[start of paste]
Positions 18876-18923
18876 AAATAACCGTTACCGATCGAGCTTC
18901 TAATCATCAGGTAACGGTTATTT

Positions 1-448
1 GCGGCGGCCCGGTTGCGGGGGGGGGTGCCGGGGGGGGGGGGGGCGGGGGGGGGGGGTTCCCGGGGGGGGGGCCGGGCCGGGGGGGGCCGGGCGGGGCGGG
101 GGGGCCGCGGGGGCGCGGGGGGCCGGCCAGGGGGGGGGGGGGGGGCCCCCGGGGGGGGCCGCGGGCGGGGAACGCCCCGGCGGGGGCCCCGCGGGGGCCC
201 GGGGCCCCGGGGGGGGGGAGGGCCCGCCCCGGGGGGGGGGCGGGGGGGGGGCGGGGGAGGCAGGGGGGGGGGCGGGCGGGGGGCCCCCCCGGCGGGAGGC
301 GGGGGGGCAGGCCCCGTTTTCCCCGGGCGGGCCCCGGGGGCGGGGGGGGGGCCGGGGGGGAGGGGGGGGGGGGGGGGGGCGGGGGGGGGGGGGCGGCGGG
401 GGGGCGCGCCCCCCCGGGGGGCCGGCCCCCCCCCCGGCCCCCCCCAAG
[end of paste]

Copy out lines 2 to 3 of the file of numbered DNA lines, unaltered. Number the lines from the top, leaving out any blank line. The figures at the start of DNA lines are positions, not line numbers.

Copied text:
18876 AAATAACCGTTACCGATCGAGCTTC
18901 TAATCATCAGGTAACGGTTATTT